A county judge in Arizona on Nov. 30 ruled that the state's Republican Party can inspect a sampling of mail-in ballot envelopes and a selection of ballots that were duplicated from originals.
Maricopa Superior Court Judge Randall Warner said the party can examine 100 mail-in ballot envelopes, or images of them, selected at random by election officials, and compare them to voter signatures on file.
He also said the GOP can review 100 duplicate ballots and the original ballots from which they were duplicated, selected at random by election officials.
Warner said he capped the number of ballots because it wasn't necessary to view more.
"From a statistical standpoint, I don't think you need a huge sample to know whether there are irregularities or misconduct," he said.
The people who cast the ballots that will be inspected aren't to be contacted in any way and their identities should be kept confidential, the judge added.
"Given the large number of ballots and limited timeframes, plaintiff requests a reasonable inspection (sampling) of the signatures that can be performed in the appropriate statutory timeframes ... and to compare the mail-in ballot signatures to the signatures on file," they wrote.
"By the proposed inspection/discovery, plaintiff wishes to determine whether the failure by election officials to allow legal observation of the mail-in ballot signature-verification process—which is the only 'check' that is performed by elections officials to ensure that mail-in ballots were actually filled out by the voter—resulted in insufficiently or falsely verified ballots being approved and tabulated."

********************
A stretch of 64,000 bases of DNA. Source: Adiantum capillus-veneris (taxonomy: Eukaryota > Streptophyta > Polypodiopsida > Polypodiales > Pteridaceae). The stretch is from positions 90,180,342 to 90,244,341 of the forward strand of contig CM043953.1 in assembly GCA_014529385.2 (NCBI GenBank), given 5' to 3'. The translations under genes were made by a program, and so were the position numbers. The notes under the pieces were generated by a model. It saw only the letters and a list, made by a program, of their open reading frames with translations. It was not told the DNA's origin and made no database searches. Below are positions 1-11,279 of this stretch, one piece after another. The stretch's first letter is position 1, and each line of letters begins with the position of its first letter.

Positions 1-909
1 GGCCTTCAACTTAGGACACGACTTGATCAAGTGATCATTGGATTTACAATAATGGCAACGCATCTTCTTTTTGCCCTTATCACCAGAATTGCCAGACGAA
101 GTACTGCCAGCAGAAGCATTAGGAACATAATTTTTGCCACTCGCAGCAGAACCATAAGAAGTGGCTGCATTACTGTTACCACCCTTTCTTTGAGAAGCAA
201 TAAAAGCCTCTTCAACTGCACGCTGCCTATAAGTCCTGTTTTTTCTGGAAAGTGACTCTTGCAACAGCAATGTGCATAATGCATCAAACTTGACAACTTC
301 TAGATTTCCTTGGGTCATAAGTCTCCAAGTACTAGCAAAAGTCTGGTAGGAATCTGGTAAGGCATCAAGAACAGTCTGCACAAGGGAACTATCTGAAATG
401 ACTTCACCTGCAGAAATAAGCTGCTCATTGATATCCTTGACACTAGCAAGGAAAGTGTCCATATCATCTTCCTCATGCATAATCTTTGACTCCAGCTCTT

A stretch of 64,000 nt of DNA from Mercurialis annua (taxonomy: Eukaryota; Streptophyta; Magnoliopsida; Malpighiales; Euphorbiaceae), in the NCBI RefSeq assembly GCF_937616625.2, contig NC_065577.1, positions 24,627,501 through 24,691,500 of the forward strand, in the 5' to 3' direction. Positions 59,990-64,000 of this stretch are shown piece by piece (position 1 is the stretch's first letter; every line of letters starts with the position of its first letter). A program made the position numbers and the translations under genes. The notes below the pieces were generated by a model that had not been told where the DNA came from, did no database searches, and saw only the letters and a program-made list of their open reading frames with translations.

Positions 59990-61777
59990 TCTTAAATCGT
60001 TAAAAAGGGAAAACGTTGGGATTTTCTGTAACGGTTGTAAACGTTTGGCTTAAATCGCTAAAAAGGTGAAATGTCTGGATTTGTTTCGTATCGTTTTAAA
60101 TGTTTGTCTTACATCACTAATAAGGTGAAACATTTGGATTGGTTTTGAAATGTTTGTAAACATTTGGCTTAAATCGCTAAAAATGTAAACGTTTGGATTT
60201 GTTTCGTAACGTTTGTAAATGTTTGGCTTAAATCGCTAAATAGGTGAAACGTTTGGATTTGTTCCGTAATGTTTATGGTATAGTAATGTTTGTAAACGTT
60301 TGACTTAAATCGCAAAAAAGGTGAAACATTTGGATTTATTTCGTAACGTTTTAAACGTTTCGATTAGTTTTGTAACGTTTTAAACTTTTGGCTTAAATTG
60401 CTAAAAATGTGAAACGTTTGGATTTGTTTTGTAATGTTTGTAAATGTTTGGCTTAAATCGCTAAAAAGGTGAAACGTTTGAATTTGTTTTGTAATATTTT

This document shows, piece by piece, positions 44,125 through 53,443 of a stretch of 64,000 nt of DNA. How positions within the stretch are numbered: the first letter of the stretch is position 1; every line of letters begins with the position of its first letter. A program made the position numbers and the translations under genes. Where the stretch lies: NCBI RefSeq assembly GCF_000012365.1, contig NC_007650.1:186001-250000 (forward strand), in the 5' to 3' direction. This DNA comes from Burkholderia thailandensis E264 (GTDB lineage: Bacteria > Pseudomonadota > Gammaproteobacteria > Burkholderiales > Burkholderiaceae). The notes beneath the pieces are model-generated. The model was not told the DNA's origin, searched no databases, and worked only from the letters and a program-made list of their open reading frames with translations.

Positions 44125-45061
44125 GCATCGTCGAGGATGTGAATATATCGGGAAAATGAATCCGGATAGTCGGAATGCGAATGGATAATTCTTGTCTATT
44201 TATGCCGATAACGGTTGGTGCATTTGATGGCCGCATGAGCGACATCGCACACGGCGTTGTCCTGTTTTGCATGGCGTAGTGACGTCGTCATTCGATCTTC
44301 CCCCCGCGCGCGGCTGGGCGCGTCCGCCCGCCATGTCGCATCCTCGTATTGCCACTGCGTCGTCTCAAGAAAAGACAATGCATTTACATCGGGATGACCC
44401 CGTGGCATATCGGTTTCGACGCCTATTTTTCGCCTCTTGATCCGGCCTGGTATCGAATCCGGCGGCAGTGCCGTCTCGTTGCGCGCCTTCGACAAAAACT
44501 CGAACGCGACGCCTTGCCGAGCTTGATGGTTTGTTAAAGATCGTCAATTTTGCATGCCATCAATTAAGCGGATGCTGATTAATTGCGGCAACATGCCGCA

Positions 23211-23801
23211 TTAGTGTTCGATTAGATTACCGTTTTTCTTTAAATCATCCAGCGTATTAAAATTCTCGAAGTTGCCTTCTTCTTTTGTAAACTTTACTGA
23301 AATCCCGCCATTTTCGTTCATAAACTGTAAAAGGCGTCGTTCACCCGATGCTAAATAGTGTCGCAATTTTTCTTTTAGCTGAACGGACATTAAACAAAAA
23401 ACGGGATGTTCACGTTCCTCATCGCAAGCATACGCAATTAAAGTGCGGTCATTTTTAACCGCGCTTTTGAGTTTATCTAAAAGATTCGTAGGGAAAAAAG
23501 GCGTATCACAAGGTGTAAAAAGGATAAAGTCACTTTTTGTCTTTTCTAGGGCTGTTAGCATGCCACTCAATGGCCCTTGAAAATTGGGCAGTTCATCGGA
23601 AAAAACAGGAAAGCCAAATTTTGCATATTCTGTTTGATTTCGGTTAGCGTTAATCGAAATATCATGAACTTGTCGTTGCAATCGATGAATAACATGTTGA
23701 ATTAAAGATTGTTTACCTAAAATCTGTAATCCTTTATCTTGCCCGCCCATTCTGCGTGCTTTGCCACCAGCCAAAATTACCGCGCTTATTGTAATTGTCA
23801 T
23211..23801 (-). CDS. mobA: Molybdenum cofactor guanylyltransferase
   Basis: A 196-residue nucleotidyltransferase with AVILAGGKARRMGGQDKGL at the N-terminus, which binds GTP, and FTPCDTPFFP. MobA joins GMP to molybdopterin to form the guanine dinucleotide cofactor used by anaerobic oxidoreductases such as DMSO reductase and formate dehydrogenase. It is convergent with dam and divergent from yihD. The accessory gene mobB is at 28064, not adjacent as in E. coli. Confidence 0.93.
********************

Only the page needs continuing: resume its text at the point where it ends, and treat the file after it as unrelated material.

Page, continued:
More than 3 million mail-in ballots were used in the 2020 election, far more than ever used before.
Ward said earlier Nov. 30 in a video she posted on Twitter that many Republican poll observers "were unable to actually observe in any meaningful way."
"So we need to examine those signatures on those envelopes that ballots came in, so that we can make sure that real people voted in this election," she said.
Attorneys for Secretary of State Katie Hobbs, a Democrat, had argued that Ward was seeking "to perform what can charitably be described as a fishing expedition before filing a baseless election contest," they wrote in a proposal to intervene.
In the courtroom, they said allowing Republicans to inspect ballots would set "a very dangerous precedent."
The judge said the lawyers may be right but that he wanted to "err on the side of transparency and to air these things out, so that whatever the results are, we can be confident in them."
In a statement about the ruling, Ward said it was "a step in the right direction, and is important to help ensure the integrity of our election."
The next hearing in Ward v. Jackson, et. al, is set for Dec. 3 at 10:30 a.m. local time.